In Linux (or Unix), to delete all files by an extension name, you can use the
rm command, for example, like so:
In the example above, the wildcard (
*) together with the file extension indicates that all filenames should be deleted that have a "
You could also partially provide the filename that starts-with, ends-with or contains a particular word:
rm foo*.pdf # remove all "pdf" files that start with "foo" rm *foo.pdf # remove all "pdf" files that end with "foo" rm *foo*.pdf # remove all "pdf" files that contain "foo"
To add more utility to file deletion via the
rm command, you can use one or more of the following flags:
-i # confirm before deleting each file -f # remove without confirmation, regardless of the file's permissions -v # be verbose (i.e. show files as they're removed)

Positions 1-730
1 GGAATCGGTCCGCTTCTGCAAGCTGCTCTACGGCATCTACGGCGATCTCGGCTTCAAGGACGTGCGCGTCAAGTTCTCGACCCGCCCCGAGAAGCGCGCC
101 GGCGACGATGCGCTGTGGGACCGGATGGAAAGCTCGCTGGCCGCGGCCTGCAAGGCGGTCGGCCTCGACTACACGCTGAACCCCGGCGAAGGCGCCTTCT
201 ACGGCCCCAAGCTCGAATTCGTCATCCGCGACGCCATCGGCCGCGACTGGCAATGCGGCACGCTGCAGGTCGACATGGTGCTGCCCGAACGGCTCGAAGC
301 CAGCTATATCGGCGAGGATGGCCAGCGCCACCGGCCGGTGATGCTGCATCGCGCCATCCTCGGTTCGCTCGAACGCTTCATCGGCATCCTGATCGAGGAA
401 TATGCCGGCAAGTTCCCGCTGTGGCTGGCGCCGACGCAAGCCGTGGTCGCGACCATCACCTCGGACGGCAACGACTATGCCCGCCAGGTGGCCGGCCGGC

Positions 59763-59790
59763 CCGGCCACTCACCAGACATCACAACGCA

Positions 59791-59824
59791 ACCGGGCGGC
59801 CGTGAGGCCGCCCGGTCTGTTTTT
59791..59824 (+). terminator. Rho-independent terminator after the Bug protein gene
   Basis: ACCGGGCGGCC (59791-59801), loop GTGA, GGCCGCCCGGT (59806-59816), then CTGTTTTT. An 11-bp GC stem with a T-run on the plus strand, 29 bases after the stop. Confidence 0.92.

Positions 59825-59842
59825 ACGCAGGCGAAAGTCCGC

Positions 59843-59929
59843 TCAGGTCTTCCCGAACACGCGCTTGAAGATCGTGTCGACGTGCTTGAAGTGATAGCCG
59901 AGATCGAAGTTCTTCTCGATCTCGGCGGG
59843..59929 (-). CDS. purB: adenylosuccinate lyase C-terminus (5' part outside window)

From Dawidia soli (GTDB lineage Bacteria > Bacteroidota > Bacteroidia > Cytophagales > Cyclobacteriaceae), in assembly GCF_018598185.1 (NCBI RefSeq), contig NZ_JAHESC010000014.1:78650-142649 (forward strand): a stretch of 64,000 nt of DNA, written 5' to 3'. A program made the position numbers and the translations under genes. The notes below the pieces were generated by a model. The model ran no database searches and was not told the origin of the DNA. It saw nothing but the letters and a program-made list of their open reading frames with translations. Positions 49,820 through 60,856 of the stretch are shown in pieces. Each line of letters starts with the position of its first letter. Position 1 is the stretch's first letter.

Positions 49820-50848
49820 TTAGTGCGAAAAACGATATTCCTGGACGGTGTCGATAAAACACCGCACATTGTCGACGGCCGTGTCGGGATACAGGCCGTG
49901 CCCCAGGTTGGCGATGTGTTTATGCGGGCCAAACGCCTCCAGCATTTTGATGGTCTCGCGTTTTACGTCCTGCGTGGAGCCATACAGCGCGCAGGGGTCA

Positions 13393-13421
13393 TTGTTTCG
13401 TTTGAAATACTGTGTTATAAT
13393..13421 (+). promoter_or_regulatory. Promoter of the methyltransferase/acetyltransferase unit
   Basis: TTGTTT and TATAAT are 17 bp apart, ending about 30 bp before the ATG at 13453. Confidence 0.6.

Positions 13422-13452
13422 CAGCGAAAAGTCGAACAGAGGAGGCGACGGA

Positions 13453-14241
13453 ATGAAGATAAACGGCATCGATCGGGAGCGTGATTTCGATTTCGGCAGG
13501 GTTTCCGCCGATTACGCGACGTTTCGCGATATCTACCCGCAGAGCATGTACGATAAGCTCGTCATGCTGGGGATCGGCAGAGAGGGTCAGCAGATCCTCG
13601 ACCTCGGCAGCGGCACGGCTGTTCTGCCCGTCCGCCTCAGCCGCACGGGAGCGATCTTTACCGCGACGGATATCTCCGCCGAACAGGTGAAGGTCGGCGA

-i flags are used together then the
-f option overrides the
For example, if you would like to be asked for confirmation before deletion of each file, then you could use the
-i flag, like so:
rm -i *.pdf
If you would like the files to be removed without confirmation (regardless of the file's permissions), whilst showing the file names as they're deleted, then you could use
-v together, for example, like so:
rm -fv *.pdf
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